“They prefer the fresh food more than the frozen…the high-quality taste is very nice. The price is also competitive, which is why it’s so popular in the Chinese market,” said Guo in an interview in Shanghai.
Chinese consumers love lobster
Guo said lobster is the most popular of the seafood products, with snow crab and salmon close behind. JIUYE serves 20 Chinese cities and has 26 distribution centres. They are continuing to work on cutting down on the time it takes to get fresh food from the producer to the consumer, an especially critical issue with the delivery of live lobster.
“Customers can enjoy the lobster within 72 hours of it leaving a place like Halifax,” he said.
Chinese companies like Jiuye and JD.com are focused on international imports, but they’re also interested in developing reliable local supplies of fresh, high-quality food.
JD.com is currently helping local farmers raise free-range chickens that are sold through the company’s online platform and supermarkets. They are also helping them develop blockchain technology so customers can track the chicken’s progress through the supply chain.
The company is employing this technology to trace all of its food products through the supply chain. They have digital display boards called “Magic Mirrors” at produce display counters which show customers where the product comes from; how it was stored to keep it fresh; nutritional information; and how you prepare meals with it.
“Chinese consumers want to know where it was produced, how it was produced, how it arrived at the customer’s door. [The new technology] empowers customers to be able to trace that,” said Kidron, who has worked in innovation hubs like Los Angeles and New York but moved to China because there was much to be learned from the Chinese about innovative retail practices.
“The traceability of foods in China is hugely important. Food safety, food quality is a really high priority here because of the high-profile food safety scandals. It’s really top of mind. There is a high demand for imports as a result, but also a desire to know where your food comes from.”
Middle-class Chinese consumers are willing to pay higher prices for the security of knowing the quality and source of their food. But they are still price-conscious says Song, which gives Canadian exporters an advantage in the current trade war between the U.S. and China.
Earlier this year, China slapped a 25 per cent tariff on imports of U.S. lobster as part of a series of counter-measures in response to new tariffs imposed on a number of Chinese goods entering the U.S.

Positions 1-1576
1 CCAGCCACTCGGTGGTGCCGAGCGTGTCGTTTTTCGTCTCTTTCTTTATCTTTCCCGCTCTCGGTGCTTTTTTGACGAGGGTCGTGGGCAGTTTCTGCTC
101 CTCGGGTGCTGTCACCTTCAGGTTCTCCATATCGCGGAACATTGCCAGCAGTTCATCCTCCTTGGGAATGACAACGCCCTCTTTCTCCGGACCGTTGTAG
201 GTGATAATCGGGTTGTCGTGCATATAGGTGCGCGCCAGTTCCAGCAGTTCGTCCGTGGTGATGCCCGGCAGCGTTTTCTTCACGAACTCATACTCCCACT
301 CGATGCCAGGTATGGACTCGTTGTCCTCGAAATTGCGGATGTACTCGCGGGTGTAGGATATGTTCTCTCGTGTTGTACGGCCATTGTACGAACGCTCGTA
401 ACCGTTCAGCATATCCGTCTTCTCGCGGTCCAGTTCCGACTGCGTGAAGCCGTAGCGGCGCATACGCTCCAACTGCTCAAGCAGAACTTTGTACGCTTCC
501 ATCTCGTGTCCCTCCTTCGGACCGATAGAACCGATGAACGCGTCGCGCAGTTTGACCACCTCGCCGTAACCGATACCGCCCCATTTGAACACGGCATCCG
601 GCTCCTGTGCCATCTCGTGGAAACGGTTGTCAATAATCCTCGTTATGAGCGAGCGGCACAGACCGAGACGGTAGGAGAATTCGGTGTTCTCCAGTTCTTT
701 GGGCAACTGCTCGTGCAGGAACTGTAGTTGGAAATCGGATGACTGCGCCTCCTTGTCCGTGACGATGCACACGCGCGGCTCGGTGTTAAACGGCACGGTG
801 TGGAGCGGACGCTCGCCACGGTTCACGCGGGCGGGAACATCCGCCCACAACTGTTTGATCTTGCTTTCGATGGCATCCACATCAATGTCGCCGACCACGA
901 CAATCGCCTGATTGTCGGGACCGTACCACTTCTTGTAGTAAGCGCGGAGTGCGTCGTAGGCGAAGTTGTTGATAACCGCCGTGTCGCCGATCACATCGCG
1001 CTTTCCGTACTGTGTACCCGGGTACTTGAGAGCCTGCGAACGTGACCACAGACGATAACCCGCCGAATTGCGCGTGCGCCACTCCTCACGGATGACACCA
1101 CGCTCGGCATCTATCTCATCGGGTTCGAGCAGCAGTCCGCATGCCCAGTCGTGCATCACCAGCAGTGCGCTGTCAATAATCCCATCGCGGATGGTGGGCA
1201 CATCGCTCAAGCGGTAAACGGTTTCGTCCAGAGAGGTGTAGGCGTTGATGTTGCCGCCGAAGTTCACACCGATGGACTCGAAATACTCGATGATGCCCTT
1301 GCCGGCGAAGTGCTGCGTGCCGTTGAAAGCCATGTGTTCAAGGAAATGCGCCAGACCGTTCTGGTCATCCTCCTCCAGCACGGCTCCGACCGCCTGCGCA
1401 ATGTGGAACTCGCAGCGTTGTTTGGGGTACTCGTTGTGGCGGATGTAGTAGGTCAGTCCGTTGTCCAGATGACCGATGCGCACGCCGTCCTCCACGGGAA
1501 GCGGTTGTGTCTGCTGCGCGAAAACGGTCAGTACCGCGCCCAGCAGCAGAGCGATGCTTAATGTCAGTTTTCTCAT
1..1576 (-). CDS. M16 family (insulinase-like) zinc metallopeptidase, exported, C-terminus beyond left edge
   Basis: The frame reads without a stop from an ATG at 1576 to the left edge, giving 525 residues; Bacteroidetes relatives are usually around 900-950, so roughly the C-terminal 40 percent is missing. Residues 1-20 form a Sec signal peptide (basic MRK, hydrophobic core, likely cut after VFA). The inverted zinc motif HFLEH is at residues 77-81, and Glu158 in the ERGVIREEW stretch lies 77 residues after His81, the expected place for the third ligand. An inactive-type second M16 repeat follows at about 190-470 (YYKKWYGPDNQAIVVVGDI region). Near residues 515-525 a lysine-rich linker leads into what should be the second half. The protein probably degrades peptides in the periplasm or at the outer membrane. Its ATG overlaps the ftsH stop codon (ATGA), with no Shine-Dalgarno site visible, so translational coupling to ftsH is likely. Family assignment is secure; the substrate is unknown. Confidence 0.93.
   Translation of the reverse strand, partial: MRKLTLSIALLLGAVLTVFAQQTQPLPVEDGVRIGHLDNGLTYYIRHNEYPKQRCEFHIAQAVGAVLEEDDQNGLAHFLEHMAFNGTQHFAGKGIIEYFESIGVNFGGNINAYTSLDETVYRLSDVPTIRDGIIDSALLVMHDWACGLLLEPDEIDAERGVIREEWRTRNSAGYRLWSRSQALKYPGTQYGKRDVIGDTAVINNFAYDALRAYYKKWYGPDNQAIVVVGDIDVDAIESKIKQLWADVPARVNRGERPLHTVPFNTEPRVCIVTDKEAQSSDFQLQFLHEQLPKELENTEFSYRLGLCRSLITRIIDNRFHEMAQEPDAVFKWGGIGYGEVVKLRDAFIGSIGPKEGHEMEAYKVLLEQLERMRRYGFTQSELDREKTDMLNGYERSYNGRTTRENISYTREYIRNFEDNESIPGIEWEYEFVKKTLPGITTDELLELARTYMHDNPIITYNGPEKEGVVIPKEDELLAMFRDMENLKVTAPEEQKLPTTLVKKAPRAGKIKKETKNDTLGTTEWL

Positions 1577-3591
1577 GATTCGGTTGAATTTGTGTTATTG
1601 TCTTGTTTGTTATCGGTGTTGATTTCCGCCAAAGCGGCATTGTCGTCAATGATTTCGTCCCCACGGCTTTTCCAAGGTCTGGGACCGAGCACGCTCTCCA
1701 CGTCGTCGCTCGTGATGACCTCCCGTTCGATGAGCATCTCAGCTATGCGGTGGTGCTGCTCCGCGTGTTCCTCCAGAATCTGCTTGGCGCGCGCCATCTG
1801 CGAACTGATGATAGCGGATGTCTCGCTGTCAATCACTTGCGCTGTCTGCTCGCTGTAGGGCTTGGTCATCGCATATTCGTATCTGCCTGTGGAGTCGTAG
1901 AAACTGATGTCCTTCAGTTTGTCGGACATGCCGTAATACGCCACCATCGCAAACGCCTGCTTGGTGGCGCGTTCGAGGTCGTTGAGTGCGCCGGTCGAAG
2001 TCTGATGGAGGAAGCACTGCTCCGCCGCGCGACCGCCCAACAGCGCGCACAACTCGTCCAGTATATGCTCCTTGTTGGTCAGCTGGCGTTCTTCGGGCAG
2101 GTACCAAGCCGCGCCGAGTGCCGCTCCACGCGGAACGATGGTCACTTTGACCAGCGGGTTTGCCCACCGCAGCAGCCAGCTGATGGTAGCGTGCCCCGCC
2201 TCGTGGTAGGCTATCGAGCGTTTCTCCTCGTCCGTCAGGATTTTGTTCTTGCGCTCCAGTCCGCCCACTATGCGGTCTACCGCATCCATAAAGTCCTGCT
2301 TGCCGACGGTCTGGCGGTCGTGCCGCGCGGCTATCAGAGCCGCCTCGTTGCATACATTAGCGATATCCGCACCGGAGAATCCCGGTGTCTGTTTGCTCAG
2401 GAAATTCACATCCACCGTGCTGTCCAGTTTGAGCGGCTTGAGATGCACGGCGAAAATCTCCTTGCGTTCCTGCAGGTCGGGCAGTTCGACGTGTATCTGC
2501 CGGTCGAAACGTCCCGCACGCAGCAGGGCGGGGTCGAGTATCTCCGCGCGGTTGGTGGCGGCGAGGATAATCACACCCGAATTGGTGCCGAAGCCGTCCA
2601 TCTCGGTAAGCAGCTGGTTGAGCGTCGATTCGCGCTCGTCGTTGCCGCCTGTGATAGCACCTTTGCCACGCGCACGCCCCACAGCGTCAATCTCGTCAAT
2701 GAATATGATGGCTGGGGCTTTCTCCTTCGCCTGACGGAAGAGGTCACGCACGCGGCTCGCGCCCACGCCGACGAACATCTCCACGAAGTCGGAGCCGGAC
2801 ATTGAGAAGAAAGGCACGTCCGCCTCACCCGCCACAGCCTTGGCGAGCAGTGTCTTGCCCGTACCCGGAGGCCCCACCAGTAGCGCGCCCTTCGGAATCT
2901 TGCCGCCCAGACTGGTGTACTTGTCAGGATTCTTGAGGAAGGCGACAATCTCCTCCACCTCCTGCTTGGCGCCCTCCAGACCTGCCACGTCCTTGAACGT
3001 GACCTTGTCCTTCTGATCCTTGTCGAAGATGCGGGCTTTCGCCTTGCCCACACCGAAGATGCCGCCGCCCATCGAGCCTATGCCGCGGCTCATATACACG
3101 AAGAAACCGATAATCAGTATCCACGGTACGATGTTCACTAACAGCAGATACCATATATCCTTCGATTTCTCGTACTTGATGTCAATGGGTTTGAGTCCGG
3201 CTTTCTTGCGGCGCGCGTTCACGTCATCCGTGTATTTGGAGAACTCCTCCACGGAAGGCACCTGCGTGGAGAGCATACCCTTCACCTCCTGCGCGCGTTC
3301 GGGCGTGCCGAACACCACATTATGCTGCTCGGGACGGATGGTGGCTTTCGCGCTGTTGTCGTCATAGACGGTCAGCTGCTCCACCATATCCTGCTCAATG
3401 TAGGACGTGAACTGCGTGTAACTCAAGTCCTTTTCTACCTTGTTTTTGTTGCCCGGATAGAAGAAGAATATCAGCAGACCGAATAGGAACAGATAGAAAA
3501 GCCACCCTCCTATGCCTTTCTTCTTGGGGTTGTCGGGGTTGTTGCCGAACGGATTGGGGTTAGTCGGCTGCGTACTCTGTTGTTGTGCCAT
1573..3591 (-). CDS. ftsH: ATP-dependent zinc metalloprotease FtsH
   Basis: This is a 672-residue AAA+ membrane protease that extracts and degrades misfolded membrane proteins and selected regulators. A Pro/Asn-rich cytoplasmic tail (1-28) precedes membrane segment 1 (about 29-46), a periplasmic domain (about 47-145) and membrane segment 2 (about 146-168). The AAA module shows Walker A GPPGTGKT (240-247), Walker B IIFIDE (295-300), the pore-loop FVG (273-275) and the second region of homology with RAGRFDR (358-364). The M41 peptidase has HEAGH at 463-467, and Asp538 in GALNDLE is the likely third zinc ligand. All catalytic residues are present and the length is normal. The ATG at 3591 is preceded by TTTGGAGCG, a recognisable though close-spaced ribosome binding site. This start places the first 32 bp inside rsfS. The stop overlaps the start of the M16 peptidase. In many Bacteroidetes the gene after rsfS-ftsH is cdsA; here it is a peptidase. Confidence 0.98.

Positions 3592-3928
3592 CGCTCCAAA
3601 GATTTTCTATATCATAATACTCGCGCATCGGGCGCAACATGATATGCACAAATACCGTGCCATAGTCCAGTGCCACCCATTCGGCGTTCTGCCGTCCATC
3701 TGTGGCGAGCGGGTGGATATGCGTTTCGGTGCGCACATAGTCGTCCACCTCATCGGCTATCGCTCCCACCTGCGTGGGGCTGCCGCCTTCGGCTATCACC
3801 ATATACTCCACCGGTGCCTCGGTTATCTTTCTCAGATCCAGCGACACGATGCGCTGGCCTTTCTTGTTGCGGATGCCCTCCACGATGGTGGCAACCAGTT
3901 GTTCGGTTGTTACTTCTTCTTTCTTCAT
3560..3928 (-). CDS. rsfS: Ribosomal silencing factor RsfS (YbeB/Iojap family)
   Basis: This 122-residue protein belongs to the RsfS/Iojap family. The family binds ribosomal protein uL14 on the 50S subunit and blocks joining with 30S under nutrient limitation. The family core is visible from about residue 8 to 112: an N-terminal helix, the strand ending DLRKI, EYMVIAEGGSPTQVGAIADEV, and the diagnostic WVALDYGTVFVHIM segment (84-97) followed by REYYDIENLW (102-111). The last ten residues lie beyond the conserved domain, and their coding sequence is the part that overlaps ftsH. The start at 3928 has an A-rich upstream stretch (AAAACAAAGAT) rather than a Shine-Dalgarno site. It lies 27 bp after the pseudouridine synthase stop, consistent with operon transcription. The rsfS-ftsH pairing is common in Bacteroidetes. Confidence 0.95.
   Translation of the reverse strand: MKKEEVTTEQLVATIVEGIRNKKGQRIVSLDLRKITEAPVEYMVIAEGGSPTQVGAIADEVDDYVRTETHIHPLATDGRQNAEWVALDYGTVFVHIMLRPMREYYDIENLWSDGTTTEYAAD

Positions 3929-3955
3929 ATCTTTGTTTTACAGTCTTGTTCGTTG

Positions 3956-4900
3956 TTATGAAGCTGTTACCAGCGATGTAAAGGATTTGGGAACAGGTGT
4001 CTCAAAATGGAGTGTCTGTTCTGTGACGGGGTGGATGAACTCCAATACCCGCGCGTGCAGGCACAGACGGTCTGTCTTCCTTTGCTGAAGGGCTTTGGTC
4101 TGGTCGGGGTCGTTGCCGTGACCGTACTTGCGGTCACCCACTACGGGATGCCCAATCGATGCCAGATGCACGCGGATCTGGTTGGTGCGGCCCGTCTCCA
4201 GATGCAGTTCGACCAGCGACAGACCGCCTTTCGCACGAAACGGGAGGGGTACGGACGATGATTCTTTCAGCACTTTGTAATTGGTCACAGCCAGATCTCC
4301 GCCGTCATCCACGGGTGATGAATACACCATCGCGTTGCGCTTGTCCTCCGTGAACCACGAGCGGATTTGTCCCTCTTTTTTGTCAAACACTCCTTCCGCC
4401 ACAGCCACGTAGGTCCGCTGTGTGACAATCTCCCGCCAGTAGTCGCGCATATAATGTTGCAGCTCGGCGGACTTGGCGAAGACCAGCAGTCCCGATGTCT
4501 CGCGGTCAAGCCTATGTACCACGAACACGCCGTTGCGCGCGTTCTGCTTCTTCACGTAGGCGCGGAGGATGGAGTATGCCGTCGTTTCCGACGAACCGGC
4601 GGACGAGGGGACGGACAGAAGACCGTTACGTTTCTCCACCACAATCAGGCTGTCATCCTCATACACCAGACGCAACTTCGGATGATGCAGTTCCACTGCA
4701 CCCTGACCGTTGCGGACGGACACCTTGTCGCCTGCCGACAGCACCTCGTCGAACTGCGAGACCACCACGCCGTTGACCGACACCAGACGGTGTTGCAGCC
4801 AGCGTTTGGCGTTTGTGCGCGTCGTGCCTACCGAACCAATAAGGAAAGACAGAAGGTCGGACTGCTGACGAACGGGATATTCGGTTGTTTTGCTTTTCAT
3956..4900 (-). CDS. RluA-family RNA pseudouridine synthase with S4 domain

“This year will be very good for Canadian companies because of the tariffs,” said Song, who constructed a new facility in Back Bay earlier this year to handle increased export sales to China.
Guo said Jiuye is looking at companies in other countries, including Canada, because the tariffs are making the U.S. products more expensive to import.
“The new strategy will be to focus on developing foreign markets like Canada that can provide cheaper products that get around tariffs,” he said.
It remains to be seen if the recent arrests and detentions in both Canada and China ultimately has a negative impact on local companies that currently benefit from the increased trade with China.
Song currently ships by plane through Montreal, Toronto and Halifax, and he says it takes about 36 hours to reach China from the Back Bay facility. He could keep growing Bayshore’s exports because the consumer demand is there in China and increased supplies are also available through multiple sources in Atlantic Canada. But the shipping space on planes is somewhat limited, he says.
“The demand and supplies are there,” said Song. “The problem, for now, is not enough space on planes [going to China].”
Nonetheless, Song is optimistic about the opportunities to grow his company through increased exports to China. On the Canadian side, he needs to find more shipping capacity in airplanes. In China, companies are trying to grow rural, more remote markets with drone delivery, which could eventually include parcels of live lobster.
“Yeah,” he said, laughing. “That would be very good in the future.”
Given the speed at which retail developments are happening in China, that future may not be very far away.
This is the first in a series of articles on business opportunities for New Brunswick companies in China.